What is support vector machine/SVM

Last updated on:8 days ago

SVM is usually mentioned in Machine Learning. But sometimes I still get confused that how it relates to ML.

Definition

In machine learning, support vector machines/SVMs are supervised learning models with associated learning algorithms that analyse data for classification and regression analysis.

Also, the neural network is a learning model of machine learning. Different learning models with a different cost function, characteristics, application.

Support vector machine is a large margin classifier.

A Support Vector Machine (SVM) performs classification by finding the hyperplane that maximizes the margin between the two classes. The vectors (cases) that define the hyperplane are the support vectors.

SVM hypothesis

$$\min_\theta C \sum^{m}_{i=1} [y^{(i)} cost_1 (\theta^T x^{(i)}) + $$

$$(1 - y^{(i)}) cost_0( \theta^T x^{(i)})] + \frac{1}{2} \sum^{n}_{i=1} \theta_j^2$$

Need to specify

  • Choice of parameter C
  • Choice of kernel (similarity function)

For C, remember, C is larger, then theta or omega is larger, then the model is going to overfit

Kernels

Adapt SVM to develop complex nonlinear classifier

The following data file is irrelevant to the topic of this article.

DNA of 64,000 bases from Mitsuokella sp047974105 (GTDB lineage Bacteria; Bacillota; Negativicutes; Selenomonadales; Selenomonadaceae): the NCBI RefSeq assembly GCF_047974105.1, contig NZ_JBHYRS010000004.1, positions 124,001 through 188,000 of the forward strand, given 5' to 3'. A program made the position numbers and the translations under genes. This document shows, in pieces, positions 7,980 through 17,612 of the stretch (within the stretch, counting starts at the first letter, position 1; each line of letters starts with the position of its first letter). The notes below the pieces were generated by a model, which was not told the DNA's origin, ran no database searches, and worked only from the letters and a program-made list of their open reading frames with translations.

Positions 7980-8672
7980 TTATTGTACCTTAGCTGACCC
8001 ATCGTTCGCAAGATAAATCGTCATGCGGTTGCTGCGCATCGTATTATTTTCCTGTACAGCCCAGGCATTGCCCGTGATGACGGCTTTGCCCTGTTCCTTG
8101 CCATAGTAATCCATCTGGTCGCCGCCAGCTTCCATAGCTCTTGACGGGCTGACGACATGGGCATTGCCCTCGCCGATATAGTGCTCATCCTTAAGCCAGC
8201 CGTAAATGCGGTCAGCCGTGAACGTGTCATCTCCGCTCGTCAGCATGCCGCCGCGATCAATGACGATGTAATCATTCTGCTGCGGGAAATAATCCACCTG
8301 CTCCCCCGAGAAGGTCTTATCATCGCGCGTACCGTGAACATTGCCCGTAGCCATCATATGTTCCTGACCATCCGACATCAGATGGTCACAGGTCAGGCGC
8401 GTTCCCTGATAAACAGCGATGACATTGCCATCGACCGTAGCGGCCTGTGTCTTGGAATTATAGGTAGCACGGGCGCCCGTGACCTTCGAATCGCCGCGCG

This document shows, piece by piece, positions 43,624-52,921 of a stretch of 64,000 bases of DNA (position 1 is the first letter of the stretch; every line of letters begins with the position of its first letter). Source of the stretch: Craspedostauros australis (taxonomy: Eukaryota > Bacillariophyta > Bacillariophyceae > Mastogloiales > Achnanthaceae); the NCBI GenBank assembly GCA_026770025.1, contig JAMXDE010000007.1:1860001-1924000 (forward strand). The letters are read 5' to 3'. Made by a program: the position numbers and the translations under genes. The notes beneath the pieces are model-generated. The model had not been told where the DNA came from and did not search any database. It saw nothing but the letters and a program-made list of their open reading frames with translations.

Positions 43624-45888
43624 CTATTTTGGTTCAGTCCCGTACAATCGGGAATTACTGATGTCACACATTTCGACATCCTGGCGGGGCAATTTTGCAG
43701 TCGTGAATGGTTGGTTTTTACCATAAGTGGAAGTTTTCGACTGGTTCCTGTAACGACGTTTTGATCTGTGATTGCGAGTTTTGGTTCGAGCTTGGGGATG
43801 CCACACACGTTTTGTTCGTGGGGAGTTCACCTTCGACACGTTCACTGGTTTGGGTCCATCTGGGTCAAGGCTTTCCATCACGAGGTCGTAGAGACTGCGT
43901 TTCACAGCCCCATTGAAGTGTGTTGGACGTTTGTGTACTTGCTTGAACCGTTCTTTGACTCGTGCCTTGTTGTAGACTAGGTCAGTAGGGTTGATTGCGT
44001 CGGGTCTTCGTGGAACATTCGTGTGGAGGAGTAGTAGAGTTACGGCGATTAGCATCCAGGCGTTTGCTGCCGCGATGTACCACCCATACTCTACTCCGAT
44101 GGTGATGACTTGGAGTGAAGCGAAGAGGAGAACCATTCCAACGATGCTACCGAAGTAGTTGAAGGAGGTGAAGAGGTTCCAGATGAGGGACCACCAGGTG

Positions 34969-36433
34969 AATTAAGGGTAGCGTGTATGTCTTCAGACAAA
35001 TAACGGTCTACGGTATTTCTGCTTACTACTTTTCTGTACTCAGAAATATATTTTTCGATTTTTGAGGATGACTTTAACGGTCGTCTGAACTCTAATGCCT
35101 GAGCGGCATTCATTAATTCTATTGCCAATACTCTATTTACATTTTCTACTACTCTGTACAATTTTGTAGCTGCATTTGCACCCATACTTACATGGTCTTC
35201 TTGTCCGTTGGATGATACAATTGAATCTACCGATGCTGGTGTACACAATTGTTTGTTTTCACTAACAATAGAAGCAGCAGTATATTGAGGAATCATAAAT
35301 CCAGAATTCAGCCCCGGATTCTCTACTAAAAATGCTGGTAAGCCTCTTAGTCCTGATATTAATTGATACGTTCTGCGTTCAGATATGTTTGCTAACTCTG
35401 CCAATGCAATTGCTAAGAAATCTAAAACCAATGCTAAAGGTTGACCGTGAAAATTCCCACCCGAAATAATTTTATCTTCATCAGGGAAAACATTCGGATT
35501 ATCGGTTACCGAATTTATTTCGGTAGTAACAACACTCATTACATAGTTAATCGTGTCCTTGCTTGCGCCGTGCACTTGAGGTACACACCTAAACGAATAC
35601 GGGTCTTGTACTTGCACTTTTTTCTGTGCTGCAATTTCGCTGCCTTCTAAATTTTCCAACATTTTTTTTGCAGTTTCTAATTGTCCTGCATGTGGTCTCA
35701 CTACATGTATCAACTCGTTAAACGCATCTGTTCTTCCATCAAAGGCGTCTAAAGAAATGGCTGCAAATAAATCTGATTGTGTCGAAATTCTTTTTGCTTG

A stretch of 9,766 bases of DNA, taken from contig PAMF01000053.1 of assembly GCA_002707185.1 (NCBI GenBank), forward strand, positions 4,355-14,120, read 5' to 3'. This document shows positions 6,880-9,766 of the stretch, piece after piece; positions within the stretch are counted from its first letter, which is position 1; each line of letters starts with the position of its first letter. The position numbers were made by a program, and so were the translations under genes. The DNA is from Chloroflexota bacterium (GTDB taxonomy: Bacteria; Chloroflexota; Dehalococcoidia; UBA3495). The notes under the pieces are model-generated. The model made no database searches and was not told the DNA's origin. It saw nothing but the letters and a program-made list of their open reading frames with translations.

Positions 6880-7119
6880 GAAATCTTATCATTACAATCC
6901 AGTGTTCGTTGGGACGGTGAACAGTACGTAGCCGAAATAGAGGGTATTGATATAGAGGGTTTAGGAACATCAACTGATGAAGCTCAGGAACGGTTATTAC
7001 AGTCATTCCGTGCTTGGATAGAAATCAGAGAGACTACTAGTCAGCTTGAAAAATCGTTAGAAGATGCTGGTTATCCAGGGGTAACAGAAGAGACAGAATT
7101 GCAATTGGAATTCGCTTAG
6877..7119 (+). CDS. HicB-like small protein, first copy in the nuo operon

$$f_i = similarity(x, l^{(i)}) = exp ( - \frac{|| x - l^{(i)}|| ^2}{2 \sigma ^2})$$

Superscript is still the level of layer.

Kernel types

Linear kernel
$$\theta_0 + \theta_1 x_1 + … + \theta_n x_n \ge 0$$

Polynomial kernel

$ k(x,l) = (x^T l)^2, (x^T l)^3, (x^T l+1)^2,$$

$$(x^T l + constant)^{degree}$
More esoteric

string k, chi-square k, histogram intersection k

Logistic regression vs SVM

  • If n is larger than m, use logistic regression or SVM without a kernel
    With so many features, linear functions can fit very complicated non-linear function
  • If n is small, m is intermediate
    Use SVM with Gaussian kernel
  • If n is small, m is large
    Create/add more features, then use logistic regression or SVM without a kernel

Neural network likely to work well for most of these settings, but maybe slower to train.

Reference

[1] Andrew NG, Machine learning

[2] Support-vector machine

[3] Support Vector Machine - Classification (SVM)